In order to expand on my own knowledge of the cosmos, and to share that learning with others, I plan on doing an extended series of simple infographics that deal with astronomical objects. I plan to keep them short and sweet, focusing on bite size informational chunks that contain important or interesting features of the object. (If you see any errors, please let me know!)
Here is the first one! Enceladus: Saturn’s sixth largest moon.
Snagged my friend Saturn pretty quickly. Sadly this is only a phone quality image, but its still cool. Too bad it doesn’t show the two moons visible through the scope.
I’ve only had my gear set up for 15 minutes and I have already made tons of friends. By tons I mean a swarm, and by friends I mean mosquitos. I’m almost thinking cold weather astronomy is better than this. No worries though. The brightest of the night’s stars are starting to show. It’s game time.
This was a quick project for a place to store all of my eyepieces and accessories. The only thing missing from the bottom image is one last compartment for the large 3mm Edge-on eye piece that is hanging out there above the rest.
I found the original box at Michaels, along with the felt and balsa wood for the compartments and lining. It worked out really well. All in all it ran about 30 dollars. Well worth it to have a single place to safely store my equipment.
Completely disregarding the potential rain and general bad weather, I hauled my XT-10 out for some observations last Wednesday night. I got to my observation site (which is located on the volleyball pit in the middle of my apartment complex) and was set up around 10:25. The site is up on a small hill, so hauling the OTA up was a workout. Once I was all set up and ready to go, I got to work scanning the sky for my first target, Saturn. It was easy to pick out, as always. I had my journal with me, so I’ll simply reproduce what I wrote when out in the field. The real-time journal can catch the emotion and feelings of the night better than memory. The italics are not part of the original journal entries:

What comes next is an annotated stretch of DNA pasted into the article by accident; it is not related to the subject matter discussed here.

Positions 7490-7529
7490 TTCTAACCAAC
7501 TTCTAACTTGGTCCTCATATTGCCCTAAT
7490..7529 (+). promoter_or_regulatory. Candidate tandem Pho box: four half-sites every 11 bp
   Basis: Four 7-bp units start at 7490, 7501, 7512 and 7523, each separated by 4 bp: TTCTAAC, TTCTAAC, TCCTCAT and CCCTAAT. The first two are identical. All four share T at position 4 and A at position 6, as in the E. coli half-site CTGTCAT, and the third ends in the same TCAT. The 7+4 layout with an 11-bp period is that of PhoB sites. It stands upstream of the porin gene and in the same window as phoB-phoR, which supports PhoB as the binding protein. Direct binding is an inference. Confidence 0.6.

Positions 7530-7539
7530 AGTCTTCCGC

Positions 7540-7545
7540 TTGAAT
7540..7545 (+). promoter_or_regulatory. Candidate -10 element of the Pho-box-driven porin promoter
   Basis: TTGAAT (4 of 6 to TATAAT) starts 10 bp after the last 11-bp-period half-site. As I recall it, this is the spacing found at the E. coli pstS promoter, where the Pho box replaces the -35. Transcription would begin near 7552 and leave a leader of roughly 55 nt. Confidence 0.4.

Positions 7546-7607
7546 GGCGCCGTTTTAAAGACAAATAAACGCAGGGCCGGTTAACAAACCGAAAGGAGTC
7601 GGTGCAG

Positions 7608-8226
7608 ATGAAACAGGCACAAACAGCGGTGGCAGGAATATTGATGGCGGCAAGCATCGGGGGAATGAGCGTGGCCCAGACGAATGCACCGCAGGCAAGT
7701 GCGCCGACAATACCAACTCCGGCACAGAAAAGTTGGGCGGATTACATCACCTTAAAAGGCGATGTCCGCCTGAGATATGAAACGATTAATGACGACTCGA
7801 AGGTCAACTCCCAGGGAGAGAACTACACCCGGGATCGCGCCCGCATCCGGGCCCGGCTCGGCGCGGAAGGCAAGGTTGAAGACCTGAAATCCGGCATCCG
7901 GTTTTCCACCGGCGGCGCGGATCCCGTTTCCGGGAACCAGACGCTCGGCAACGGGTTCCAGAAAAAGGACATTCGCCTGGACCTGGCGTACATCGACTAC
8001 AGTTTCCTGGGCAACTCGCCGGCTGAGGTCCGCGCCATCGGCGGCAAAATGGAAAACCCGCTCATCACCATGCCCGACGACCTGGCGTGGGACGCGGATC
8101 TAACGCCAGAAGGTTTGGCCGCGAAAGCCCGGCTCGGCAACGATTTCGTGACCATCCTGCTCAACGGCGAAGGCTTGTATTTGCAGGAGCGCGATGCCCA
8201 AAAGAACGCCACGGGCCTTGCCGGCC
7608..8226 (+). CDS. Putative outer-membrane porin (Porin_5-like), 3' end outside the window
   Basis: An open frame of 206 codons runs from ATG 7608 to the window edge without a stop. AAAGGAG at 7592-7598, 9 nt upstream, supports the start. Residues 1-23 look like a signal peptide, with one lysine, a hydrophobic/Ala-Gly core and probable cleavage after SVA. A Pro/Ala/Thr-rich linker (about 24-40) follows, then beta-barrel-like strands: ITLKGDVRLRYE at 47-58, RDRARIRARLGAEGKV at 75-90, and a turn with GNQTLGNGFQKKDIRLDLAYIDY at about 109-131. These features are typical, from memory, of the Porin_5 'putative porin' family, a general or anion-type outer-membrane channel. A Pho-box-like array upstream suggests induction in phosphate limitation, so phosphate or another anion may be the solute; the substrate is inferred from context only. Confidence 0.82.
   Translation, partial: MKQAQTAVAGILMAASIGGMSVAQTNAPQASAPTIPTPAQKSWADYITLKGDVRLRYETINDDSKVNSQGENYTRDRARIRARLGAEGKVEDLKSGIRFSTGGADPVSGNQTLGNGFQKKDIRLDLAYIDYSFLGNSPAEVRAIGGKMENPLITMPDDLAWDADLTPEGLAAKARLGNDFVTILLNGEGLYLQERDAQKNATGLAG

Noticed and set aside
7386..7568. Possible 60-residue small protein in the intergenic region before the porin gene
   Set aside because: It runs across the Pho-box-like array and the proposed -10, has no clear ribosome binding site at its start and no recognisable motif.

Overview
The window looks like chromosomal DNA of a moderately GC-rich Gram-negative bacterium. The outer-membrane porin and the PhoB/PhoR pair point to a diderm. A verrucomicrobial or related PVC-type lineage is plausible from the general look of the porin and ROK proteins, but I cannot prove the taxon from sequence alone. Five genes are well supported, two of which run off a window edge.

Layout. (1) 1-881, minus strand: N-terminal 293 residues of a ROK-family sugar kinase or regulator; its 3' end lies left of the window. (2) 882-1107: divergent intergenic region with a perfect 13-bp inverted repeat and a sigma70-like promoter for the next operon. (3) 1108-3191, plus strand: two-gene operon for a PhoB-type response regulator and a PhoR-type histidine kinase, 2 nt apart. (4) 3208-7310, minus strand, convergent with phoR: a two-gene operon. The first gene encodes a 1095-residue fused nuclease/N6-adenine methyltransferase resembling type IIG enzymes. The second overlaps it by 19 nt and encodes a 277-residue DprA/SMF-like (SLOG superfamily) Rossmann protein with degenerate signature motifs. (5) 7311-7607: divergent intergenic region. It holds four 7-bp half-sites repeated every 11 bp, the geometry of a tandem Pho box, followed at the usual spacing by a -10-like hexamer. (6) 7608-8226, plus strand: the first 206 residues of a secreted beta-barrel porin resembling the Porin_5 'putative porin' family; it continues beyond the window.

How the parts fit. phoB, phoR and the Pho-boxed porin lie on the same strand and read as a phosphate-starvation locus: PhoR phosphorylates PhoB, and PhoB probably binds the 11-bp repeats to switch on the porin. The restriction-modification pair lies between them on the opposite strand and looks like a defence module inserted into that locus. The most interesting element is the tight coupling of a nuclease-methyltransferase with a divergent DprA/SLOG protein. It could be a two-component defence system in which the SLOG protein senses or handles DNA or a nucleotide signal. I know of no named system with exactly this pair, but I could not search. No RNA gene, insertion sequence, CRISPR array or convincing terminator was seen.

10:29 - Found Saturn with Plossl 25mm lens. Calibrated finder scope.
10:33 - Switched to Plossl 10mm. Think I can see a moon of Saturn. (It was Titan)
10:38 - Installed Barlow 2X - DEFINITELY A MOON (Still Titan) Wind is killing me!
A crude drawing of the moon placement here.
10:40 - Cloud rolling in. See you soon Saturn!
10:50 - Tried Barlow with 3mm Planetary Edge-on. Too blurry. Too windy for even 3mm alone. Switching to 10mm for Messier objects.
11:00 - Wind is infuriating. Why wont it STOP!
11:05 - Switched to Plossl 25mm
11:24 - No success with Messier objects. Going to test out NexImage imager.
End of Journal
I ended up not having any luck with the imager either. I still have to see if I even have the software installed correctly. The biggest lesson of the night was the wind! I didn’t realize how much trouble it would give my scope, and my eyes. I had to call it a night around midnight, as I had work in the morning.
It was a great first light session, even though I had a few issues. Can’t wait for the next clear night!